Hyperleptinemia persisted from the DIO8W group to the T2DM group throughout the experiment. Nevertheless, the serum insulin levels in the T2DM group were lower than that in the DIO8W group, which might be attributed to the fact that STZ can directly damage the pancreas following intraperitoneal injection, leading to a consequent sharp decrease in insulin secretion (Briggs et al. 2010). Central insulin levels might decrease with the reduction in peripheral insulin levels as well, which further weakens its inhibitory effect on the NPY neurons in the hypothalamus ARC. As a result, the contents of hypothalamic NPY increased significantly (up to 28.9%). Furthermore, after completion of the type 2 diabetes mellitus model, the concentrations of fasting plasma ghrelin did not continue to decrease. It might due to the weakened inhibition influence of insulin on ghrelin following the significant reduction of serum insulin concentrations, and the increased plasma ghrelin further boosted the expression of hypothalamic NPY.
These results are consistent with those of our previous studies (Zhang et al. 2013) and suggest that both the hypothalamic OB-Rb and GHS-R1a mRNA expression were reduced with the development of the type 2 diabetes mellitus rat model. The findings suggest that the reduced expression of OB-Rb mRNA is another pivotal mechanism underlying leptin resistance in addition to the abnormal blood–brain transport of leptin. Furthermore, the decreased GHS-R1a mRNA expression is believed to be related to ghrelin resistance (Briggs et al. 2010).
Andrews ZB (2011) Central mechanisms involved in the orexigenic actions of ghrelin. Peptides 32(11):2248–2255
Briggs DI, Enriori PJ, Lemus MB et al (2010) Diet-induced obesity causes ghrelin resistance in arcuate NPY/AgRP neurons. Endocrinology 151(10):4745–4755
Druce M, Bloom SR (2012) Hypothalamic neuropeptides and the regulation of appetite. Neuropharmacology 63(1):18–30
Duarte AI, Moreira PI, Oliveira CR (2012) Insulin in central nervous system: more than just a peripheral hormone. J Aging Res 2012:384017
Fick LJ, Belsham DD (2010) Nutrient sensing and insulin signaling in neuropeptide-expressing immortalized, hypothalamic neurons: a cellular model of insulin resistance. Cell Cycle 9(16):3186–3193
Kirsz K, Zieba DA (2011) Ghrelin-mediated appetite regulation in the central nervous system. Peptides 32(11):2256–2264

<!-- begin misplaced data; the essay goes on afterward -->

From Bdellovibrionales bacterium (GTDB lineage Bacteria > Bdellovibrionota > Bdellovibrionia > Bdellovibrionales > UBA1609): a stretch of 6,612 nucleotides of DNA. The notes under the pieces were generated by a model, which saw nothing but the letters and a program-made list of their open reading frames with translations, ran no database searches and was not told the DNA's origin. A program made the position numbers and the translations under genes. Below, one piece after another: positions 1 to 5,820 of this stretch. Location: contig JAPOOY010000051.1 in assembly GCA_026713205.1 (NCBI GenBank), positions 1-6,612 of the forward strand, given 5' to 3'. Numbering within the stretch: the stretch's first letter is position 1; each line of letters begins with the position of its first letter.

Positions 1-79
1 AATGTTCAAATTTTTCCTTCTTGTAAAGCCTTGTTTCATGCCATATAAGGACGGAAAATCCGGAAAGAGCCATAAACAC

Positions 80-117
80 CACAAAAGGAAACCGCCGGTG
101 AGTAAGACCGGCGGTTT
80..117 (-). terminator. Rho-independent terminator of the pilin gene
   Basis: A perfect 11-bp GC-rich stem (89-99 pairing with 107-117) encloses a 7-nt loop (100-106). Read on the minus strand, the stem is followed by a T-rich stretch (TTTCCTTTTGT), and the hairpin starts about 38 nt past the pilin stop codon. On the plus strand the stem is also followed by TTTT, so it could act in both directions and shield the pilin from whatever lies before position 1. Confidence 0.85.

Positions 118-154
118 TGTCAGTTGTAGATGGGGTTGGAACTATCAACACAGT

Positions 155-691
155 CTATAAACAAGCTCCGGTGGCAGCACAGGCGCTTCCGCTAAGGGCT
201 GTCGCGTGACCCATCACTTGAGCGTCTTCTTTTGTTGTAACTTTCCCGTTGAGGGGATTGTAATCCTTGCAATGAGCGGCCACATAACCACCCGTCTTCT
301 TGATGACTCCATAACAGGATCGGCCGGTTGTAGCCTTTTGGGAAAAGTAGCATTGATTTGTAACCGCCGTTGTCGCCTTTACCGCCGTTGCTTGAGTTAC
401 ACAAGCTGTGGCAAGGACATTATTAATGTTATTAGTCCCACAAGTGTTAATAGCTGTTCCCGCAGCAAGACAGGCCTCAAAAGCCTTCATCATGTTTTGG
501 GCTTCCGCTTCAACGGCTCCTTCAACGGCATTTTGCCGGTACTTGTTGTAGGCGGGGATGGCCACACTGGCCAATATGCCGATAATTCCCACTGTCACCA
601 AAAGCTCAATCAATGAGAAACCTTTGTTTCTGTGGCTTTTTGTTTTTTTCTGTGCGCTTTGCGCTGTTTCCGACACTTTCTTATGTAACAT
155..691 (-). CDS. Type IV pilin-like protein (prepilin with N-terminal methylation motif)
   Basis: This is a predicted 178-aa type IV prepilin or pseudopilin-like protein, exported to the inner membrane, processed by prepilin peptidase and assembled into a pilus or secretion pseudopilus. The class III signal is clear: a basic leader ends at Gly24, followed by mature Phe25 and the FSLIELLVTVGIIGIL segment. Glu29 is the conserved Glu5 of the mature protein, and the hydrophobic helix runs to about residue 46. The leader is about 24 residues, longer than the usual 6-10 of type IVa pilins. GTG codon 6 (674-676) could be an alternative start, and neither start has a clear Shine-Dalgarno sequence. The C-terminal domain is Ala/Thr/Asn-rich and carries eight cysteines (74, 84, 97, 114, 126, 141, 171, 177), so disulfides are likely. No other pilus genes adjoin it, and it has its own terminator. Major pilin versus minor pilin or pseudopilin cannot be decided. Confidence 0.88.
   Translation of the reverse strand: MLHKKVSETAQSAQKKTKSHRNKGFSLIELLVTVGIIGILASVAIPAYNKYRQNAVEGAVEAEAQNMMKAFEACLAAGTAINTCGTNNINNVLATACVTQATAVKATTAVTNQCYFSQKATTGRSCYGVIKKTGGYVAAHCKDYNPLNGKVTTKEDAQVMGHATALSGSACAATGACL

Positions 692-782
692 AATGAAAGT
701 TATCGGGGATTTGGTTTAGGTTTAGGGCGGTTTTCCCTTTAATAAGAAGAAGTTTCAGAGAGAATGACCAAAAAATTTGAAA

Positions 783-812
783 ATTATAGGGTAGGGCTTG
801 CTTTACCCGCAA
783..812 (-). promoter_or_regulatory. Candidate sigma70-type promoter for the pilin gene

Laron Z (2009) Insulin and the brain. Arch Physiol Biochem 115(2):112–116
Maejima Y, Kohno D, Iwasaki Y et al (2011) Insulin suppresses ghrelin-induced calcium signaling in neuropeptide Y neurons of the hypothalamic arcuate nucleus. Aging (Albany NY) 3(11):1092–1097
Martins L, Fernández-Mallo D, Novelle MG et al (2012) Hypothalamic mTOR signaling mediates the orexigenic action of ghrelin. Plos ONE 7(10):e46923. doi:10.1371/journal.pone.0046923
Morton GJ, Schwartz MW (2011) Leptin and the CNS control of glucose metabolism. Physiol Rev 91(2):389–411
Parker JA, Bloom SR (2012) Hypothalamic neuropeptides and the regulation of appetite. Neuropharmacology 63(1):18–30
Polkowska J, Gajewska A, Wańkowska M et al (2012) The effect of intracerebroventricular infusions of ghrelin or short fasting on the gene expression and immunoreactivity of neuropeptide Y in the hypothalamic neurons in prepubertal female lambs. A morpho functional study. J Chem Neuroanat 46(1–2):45–50
Sousa-Ferreira L, Garrido M, Nascimento-Ferreira I et al (2011) Moderate long-term modulation of neuropeptide Y in hypothalamic arcuate nucleus induces energy balance alterations in adult rats. Plos ONE 6(7):e22333
Verhulst PJ, Janssen S, Tack J et al (2012) Role of the AMP-activated protein kinase AMPK signaling pathway in the orexigenic effects of endogenous ghrelin. Regul Pept 173(1–3):27–35
Yang MJ, Wang F, Wang JH et al (2010) PI3K integrates the effects of insulin and leptin on large-conductance Ca2+-activated K+channels in neuropeptide Y neurons of the hypothalamic arcuate nucleus. Am J Physiol Endocrinol Metab 298(2):E193–201
Zhang S, Zhang Q, Zhang L et al (2013) Expression of ghrelin and leptin during the development of type 2 diabetes mellitus in a rat model. Mol Med Reports 7:223–228
Zhang S, Yang C, Hao Y et al (2010) The establishment of type 2 diabetes model in diet induced-obesity rat. J Clin Rehabil Tissue Eng Res 14(28):5212–5215
Study design: QZ, CY and SZ. Study conduct: QZ, CY, SZ and LZ. Data collection: QZ, CY and JL. Data analysis: QZ and JL. Data interpretation: QZ, CY, SZ and LZ. Drafting the manuscript: QZ. Revising manuscript content: CY, SZ and LZ. Approving final version of the manuscript: QZ, CY, SZ, LZ and JL take responsibility for the integrity of the data analysis. All authors read and approved the final manuscript.
This work was supported by the Science and Technology Department of Hebei Province of China (No. 132777139, Grant Recipient: Zhang Qing-jiu).
The authors declare that they have no competing interests.
The study was approved by the Ethics Committee of second hospital of Hebei medical university.
Qing-jiu Zhang and Chang-chun Yang are co-first authors and have contributed equally to this work
About this article
Cite this article
Zhang, Q., Yang, C., Zhang, S. et al. Alteration of NPY in hypothalamus and its correlation with leptin and ghrelin during the development of T2DM in a rat model. SpringerPlus 5, 1913 (2016). https://doi.org/10.1186/s40064-016-3555-9
- Type 2 diabetes mellitus
- Neuropeptide Y (NPY)